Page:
On Choosing to Send One’s Child to Prison, Instead of College

The following article was previously published on Al Fin, the Next Level

Think of Prison as a Preparation for Life After TEOTWAWKI
Think of Prison as a Preparation for Life After TEOTWAWKI

College is becoming more and more expensive. But the advantages of going to college are diminishing by the year.
College Costs vs Benefits Trend
College Costs vs Benefits Trend

After TEOTWAWKI — The End of The World As We Know It — your kids will need an entirely different skill set than the ones that are being taught in college.

And just what is being taught in college? How to binge, fornicate, become indoctrinated in counter-productive ideology (academic lobotomy), and how to live well on borrowed money while avoiding responsibility as long as you can?

Modern economies are built upon the predictable movement of young people into positions of responsibility. The child is supposed to grow up and learn to make a living, get married, get a mortgage, raise children, and teach his own children to follow the same responsible path through life. The entire social security net welfare society is based upon this predictable trajectory.

But something happened on the way to a perpetual motion welfare state utopia. College-educated students are going so deeply into debt that they cannot afford to pay back their student loans — much less take out mortgages and raise families. A greater and greater number of them are moving back in with their parents.

Less and less money and credit available for mortgages and raising families
Less and less money and credit available for mortgages and raising families

Not only are student loans preventing indebted students from moving on with their lives, they have grown to such a size that they are creating a growing drag on the entire US economy.

Students across the country are trapped by their debts and often unable to take advantage of the freedom that a college degree should theoretically afford them.

… Student debt doesn’t just weigh heavily on graduates. Evidence is growing that student loans may be dragging down the overall economy, not just individuals. Think about it this way: if students have significant debts, it means they’re less likely to spend money on other goods and services, and it also means they’re less likely to take out a mortgage on a house. Consumer purchasing is the primary driver of the U.S. economy, and mortgages and auto loans play a huge role as well. __ http://business.time.com/2014/02/26/student-loans-are-ruining-your-life-now-theyre-ruining-the-economy-too/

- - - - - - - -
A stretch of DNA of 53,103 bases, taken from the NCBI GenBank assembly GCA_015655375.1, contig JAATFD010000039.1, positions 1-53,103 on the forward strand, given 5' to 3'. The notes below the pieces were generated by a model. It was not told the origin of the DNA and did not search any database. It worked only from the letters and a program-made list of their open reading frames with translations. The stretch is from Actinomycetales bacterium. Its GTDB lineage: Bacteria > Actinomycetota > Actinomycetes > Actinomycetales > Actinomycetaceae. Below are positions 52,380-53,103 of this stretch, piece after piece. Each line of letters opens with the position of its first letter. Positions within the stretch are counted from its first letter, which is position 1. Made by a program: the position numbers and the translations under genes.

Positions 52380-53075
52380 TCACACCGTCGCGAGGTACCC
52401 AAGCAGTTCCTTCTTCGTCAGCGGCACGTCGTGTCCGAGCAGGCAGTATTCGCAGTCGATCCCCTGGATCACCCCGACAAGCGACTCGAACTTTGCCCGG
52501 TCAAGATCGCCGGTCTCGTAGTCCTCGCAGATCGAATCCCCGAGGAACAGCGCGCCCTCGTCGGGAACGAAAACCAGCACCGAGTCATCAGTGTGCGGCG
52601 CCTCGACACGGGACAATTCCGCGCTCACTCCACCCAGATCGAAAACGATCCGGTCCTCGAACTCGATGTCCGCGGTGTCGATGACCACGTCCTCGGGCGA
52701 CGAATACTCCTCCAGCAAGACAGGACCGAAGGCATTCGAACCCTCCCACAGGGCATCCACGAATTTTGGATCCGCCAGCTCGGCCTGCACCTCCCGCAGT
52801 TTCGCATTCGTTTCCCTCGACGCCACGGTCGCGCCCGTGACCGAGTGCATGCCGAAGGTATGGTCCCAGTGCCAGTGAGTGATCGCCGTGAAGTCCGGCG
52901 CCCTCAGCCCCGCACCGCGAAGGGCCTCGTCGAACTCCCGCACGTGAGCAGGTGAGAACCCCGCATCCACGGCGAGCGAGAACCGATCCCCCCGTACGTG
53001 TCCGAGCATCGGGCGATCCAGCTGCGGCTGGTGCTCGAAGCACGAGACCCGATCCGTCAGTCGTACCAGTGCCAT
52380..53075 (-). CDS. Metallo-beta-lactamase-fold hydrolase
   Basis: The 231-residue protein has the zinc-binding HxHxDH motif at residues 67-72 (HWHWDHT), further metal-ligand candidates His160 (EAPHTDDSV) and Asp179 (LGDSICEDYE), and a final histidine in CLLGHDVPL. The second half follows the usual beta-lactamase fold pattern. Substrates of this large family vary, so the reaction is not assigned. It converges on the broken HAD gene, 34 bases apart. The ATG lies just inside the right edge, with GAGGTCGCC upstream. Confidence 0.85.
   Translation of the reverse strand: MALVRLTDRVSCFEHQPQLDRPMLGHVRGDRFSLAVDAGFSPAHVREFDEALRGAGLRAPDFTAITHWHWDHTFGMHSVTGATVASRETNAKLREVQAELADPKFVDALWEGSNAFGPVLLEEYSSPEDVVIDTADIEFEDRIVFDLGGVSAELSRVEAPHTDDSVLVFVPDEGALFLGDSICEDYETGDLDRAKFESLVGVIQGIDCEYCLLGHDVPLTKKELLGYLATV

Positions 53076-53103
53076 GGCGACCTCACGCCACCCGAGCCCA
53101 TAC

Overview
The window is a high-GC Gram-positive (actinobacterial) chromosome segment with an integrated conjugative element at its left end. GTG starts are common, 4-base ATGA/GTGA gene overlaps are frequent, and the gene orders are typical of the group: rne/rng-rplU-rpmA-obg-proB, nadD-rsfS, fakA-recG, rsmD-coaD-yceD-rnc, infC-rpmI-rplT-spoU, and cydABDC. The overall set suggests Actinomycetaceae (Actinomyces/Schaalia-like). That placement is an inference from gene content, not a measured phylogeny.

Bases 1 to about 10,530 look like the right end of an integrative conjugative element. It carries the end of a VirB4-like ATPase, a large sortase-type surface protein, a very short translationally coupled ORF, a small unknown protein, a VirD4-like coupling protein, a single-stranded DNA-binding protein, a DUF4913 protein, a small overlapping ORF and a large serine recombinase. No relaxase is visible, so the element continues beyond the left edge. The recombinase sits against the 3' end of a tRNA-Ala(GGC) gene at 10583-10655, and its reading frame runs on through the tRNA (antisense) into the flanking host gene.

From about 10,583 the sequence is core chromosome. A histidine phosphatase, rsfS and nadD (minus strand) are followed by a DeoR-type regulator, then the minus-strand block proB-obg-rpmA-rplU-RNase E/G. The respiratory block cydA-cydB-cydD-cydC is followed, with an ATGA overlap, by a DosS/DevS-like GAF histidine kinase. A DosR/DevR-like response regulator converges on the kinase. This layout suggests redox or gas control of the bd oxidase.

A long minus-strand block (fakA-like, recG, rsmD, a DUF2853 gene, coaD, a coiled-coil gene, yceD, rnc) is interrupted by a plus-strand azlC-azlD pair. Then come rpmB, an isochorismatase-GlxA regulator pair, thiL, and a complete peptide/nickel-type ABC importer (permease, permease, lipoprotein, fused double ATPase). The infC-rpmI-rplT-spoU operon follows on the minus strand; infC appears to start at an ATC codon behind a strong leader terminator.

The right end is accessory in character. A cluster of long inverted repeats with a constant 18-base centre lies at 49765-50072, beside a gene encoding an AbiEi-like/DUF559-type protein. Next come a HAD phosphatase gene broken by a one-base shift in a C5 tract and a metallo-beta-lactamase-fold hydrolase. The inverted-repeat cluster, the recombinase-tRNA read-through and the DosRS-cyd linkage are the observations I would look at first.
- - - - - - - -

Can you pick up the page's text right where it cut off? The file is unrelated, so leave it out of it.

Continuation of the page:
Overdue Loan Payments Eventually Drag an Economy Down
Overdue Loan Payments Eventually Drag an Economy Down

How much are these over-educated dead-beats driving down the US economy? No one knows, because the people who maintain the numbers don’t want you to know. And the people who should be holding the government’s feet to the fire to keep us informed — the media — are not doing their jobs.

Going to prison voluntarily, on the other hand, does not require taking out loans. And the skill sets that your children can learn in prison will make them better suited for the “survival of the fittest” world after TEOTWAWKI.

Prisons are full of rough men, and so will the world be after TEOTWAWKI — also known as when TSHTF. After TSHTF your children will need to know how to deal with rough men and rough women, and they will need to have many of the same skills that rough men and rough women have.

Live Off the Grid -- Tiny House Talk
Live Off the Grid — Tiny House Talk

If you have the skills to separate from government services, you can live free with your mind and your life still yours to do with as you choose.

But few people want to cut all their strings and fly free — particularly if they do not have either enormous assets or unlimited skills from which to draw. Most people do not want to live off the grid in a converted school bus, no matter how luxuriously it may be fitted out, nor are they entirely comfortable with the idea of sending their children to prison for TEOTWAWKI training.

For those more discriminating folk, we are devising the Al Fin Dangerous Child Method of Education and Child Raising. The Dangerous Child has all the benefits and positive skills of a prison term, plus all the useful knowledge and social skills of a broad based university education. But he doesn’t have all those lifelong debilitating (and sometimes deadly) viruses that often hike along with a person who spends too much time in prison or college.